The Commens Dictionary
Quote from ‘PAP [ed.]’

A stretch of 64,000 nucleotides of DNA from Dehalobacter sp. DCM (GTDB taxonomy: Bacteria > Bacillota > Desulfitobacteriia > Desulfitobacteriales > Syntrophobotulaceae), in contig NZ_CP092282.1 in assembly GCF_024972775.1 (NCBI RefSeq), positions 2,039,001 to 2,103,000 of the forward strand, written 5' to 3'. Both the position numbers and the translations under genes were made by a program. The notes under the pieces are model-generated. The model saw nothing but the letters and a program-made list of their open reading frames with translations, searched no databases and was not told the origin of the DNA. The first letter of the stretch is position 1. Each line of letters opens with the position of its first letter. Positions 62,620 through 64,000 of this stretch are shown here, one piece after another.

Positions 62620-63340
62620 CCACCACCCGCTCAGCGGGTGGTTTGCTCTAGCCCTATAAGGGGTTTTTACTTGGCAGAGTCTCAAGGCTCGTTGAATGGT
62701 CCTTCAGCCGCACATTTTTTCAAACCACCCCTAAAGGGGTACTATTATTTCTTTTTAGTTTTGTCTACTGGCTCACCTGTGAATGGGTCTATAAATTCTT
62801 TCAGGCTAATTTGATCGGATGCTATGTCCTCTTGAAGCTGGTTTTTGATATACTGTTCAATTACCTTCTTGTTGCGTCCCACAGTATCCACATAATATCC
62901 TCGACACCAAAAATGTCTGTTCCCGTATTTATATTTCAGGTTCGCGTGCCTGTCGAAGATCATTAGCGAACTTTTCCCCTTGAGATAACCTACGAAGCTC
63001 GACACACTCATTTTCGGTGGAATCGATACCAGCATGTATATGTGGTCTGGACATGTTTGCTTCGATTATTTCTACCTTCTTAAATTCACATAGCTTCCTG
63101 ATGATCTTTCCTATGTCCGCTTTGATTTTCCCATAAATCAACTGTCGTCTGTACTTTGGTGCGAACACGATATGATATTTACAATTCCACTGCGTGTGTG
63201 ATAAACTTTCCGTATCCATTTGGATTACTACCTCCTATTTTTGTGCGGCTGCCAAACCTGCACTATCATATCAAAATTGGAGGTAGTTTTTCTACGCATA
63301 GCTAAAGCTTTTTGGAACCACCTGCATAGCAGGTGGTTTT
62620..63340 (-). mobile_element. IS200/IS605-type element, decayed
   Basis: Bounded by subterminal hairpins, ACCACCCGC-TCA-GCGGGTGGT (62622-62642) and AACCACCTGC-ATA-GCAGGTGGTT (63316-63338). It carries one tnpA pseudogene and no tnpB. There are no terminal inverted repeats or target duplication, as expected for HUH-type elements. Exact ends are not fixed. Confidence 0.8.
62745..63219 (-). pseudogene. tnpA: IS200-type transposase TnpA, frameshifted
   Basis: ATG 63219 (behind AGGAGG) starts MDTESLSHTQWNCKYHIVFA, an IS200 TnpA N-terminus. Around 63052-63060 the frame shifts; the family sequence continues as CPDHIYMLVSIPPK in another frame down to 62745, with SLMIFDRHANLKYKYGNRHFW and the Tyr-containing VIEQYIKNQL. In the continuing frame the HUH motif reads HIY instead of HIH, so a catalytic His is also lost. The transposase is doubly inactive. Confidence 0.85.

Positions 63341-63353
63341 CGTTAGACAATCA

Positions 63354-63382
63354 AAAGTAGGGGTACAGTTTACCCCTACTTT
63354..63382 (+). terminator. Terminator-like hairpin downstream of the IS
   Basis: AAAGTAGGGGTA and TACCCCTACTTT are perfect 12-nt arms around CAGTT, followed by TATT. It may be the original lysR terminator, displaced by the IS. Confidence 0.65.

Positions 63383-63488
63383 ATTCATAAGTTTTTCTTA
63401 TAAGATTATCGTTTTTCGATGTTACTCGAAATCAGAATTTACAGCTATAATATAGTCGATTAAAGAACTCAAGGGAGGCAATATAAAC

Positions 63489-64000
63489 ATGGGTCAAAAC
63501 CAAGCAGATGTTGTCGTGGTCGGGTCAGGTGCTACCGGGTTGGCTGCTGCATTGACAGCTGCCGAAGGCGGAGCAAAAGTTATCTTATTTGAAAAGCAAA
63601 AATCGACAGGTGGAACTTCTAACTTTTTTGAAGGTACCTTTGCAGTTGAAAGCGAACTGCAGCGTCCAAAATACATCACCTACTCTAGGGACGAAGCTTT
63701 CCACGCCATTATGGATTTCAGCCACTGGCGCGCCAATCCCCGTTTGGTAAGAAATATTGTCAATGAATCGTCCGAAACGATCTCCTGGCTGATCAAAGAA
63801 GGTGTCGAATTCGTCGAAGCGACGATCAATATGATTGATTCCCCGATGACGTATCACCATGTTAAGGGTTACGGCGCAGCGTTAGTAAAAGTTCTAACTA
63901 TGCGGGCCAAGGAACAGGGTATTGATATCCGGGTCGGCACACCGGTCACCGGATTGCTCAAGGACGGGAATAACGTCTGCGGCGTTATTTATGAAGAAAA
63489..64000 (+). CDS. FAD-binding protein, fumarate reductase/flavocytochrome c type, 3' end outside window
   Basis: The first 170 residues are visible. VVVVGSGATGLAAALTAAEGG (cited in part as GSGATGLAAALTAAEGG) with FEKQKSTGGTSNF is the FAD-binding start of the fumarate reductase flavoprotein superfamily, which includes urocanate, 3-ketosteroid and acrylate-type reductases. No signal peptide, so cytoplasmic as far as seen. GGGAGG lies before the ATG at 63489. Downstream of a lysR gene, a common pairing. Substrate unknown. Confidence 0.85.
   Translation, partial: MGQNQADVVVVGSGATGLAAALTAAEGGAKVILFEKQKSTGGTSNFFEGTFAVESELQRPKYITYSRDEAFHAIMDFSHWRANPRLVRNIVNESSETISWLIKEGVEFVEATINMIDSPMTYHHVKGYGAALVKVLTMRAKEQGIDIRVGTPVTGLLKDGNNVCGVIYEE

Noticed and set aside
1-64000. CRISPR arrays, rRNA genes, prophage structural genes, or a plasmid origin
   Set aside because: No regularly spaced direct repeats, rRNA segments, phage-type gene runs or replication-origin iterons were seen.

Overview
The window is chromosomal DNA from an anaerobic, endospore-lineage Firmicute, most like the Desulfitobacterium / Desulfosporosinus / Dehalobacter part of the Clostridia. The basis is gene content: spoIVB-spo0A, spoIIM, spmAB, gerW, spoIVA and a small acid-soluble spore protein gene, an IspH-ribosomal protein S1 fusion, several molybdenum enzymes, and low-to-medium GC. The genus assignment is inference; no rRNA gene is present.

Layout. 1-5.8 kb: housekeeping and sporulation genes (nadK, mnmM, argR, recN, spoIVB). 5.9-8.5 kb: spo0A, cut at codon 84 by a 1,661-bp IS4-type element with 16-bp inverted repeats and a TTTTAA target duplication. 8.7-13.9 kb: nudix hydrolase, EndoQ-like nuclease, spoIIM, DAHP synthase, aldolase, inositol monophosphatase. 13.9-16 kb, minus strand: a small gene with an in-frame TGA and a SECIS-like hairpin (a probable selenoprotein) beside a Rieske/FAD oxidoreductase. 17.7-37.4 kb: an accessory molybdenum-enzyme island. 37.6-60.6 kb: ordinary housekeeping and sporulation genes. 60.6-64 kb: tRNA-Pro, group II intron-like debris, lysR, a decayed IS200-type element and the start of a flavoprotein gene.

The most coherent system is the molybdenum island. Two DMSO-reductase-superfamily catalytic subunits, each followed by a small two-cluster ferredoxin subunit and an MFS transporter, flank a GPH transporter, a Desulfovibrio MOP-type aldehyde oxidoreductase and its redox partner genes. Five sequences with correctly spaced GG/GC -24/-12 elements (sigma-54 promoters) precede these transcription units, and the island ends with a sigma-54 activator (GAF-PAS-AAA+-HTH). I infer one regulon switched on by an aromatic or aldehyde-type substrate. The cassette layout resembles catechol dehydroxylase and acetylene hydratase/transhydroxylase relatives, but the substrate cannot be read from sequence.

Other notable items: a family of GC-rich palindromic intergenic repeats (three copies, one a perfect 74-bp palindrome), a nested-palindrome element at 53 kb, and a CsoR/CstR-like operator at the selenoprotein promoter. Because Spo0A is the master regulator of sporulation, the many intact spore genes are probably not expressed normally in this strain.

Let us now consider non-necessary reasoning. This divides itself, according to the different ways in which it may be valid, into three classes: probable deduction; experimental reasoning, which I now call Induction; and processes of thought capable of producing no conclusion more definite than a conjecture, which I now call Abduction. [—] The general principle of the validity of Induction is correctly stated in the Johns Hopkins Essay, but is too narrowly defined. All the forms of reasoning there principally considered come under the class of Inductions, as I now define it. Much could now be added to the Essay. The validity of Induction consists in the fact that it proceeds according to a method which though it may give provisional results that are incorrect will yet, if steadily pursued, eventually correct any such error. The two propositions that all Induction possesses this kind of validity, and that no Induction possesses any other kind that is more than a further determination of this kind, are both susceptible of demonstration by necessary reasoning.